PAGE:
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Sinhalese, also known as Sinhala, belongs to the Indo-Aryan languages and is one of the two languages of government in Sri Lanka.
Sinhalese is spoken predominately on Sri Lanka and is most closely related to the Dhivehi language which is spoken on the Maldive islands.
The first settlers arrived from North India in modern day Sri Lanka in 5th century B.C.
They spoke Prakrit a predecessor of Sinhalese. The first written Sinhalese documents date from the 3rd Century B.C.
Modern Sinhalese began to develop from the 12th century A.D. onwards.
Since that time the languages of the former colonial powers Holland, Portugal and Britain have had the most influence on Singhalese.
Approximately 16 million people speak Sinhalese as a native language.
The majority of them live on the island of Sri Lanka, with small groups of a few ten thousands living outside Sri Lanka most notably in North America, Australia, Western Europe and the Gulf states.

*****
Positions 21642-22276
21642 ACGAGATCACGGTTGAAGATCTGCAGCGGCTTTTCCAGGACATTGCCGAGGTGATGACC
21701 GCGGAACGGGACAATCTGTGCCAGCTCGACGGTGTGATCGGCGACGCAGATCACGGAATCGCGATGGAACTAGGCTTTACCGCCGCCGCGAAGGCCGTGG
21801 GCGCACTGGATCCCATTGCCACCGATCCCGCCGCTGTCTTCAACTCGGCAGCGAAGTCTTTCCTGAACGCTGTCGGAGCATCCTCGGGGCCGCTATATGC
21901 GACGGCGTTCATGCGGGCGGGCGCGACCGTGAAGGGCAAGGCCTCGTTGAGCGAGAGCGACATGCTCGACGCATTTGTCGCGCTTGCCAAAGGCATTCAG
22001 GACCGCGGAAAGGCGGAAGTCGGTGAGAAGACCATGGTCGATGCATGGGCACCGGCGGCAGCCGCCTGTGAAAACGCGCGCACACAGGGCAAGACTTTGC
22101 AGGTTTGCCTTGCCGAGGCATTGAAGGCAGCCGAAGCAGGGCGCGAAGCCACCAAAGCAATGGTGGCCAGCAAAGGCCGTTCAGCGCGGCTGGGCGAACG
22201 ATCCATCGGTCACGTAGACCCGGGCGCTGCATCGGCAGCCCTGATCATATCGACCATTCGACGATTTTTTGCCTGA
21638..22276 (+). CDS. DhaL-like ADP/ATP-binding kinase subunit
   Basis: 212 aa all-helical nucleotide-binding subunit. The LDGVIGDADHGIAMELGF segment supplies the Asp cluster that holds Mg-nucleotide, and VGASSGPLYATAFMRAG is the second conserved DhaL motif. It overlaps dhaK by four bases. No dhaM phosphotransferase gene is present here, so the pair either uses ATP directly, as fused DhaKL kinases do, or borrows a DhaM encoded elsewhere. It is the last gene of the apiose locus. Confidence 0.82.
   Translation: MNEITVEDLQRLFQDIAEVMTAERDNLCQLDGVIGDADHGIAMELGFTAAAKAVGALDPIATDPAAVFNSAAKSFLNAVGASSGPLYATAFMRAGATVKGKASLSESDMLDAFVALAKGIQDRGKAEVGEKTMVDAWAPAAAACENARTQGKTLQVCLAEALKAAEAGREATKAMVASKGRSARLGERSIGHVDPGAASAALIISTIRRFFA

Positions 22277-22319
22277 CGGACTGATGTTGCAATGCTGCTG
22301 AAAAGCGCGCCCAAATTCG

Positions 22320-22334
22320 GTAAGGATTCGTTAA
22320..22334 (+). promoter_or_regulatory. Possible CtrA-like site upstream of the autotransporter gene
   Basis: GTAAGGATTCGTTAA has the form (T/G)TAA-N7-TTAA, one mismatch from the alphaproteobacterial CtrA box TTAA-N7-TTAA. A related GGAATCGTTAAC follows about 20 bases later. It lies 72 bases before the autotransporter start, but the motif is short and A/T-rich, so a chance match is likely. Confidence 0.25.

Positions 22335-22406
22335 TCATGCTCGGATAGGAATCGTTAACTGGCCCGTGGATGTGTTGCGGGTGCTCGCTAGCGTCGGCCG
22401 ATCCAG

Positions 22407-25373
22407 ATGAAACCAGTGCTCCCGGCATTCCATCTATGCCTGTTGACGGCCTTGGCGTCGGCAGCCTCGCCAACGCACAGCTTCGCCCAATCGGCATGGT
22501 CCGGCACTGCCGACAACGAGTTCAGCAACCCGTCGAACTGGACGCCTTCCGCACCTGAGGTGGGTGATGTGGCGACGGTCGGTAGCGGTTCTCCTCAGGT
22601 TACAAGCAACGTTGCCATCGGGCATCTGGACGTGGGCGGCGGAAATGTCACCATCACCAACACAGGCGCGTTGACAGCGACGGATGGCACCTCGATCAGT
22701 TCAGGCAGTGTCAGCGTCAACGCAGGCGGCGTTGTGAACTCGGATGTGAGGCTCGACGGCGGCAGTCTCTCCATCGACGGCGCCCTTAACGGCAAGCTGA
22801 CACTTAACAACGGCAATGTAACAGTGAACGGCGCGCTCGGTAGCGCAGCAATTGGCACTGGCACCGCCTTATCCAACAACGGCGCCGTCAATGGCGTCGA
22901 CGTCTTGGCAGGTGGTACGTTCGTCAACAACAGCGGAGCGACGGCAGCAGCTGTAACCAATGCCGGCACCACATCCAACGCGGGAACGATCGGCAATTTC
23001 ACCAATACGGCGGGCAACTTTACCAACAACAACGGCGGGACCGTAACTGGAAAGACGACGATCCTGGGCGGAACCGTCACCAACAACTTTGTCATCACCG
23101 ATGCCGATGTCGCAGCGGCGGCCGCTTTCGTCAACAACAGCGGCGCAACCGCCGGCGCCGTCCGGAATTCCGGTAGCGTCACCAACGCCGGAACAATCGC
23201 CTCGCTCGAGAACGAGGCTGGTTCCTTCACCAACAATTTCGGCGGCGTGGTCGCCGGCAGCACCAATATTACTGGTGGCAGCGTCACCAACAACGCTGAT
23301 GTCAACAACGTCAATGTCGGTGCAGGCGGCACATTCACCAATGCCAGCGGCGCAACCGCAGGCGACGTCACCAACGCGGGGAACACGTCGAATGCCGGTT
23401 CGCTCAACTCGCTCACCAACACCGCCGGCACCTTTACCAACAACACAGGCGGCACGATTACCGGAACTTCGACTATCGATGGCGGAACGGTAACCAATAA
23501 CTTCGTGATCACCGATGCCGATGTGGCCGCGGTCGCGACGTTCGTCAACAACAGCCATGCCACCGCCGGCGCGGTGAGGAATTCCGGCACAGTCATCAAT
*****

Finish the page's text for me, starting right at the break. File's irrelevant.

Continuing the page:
The second language of Government in Sri Lanka is Tamil, which is spoken by about 4 million people in Sri Lanka.
English is understood by the majority of people in Sri Lanka, but does not have the same importance as in other former British colonies.
Sinhalese and Tamil are so different to each other that there are few people in Sri Lanka that speak both languages.
The Sinhalese alphabet,
like a lot of Indian scripts originates from the old Indian language Brahmi script.
Sinhalese is the only language in the world written with this alphabet.
Even for speakers of other Indian languages it is not easy to read.
The alphabet consists of 58 letters, of which 42 are consonants and 16 vowels.
A characteristic of Sinhalese is that every consonant has its own vowel built into it.
Every consonant has the vowel “a” in its basic form, and the vowel is not written.
If the consonant has another vowel behind it, a vowel sign is written into the consonant.
The vowels are therefore not separate letters (except at the beginning of words) but instead added to the consonants and a part of the consonants.
The reason for the curved appearance of the Sinhalese letters is historical.
For centuries dried out palm leaves were used for writing.
The letters were cut into the leaves with metal tools.
With letters with straight lines or angular forms there was a greater danger that the leaves would tear and curved letters were easier to carve, and so the angular letters of the original Brahmi script developed to the curved forms seen to day in Sinhalese.
We are delighted that you would like to learn more about Sinhalese.
We have prepared a few interesting links for you: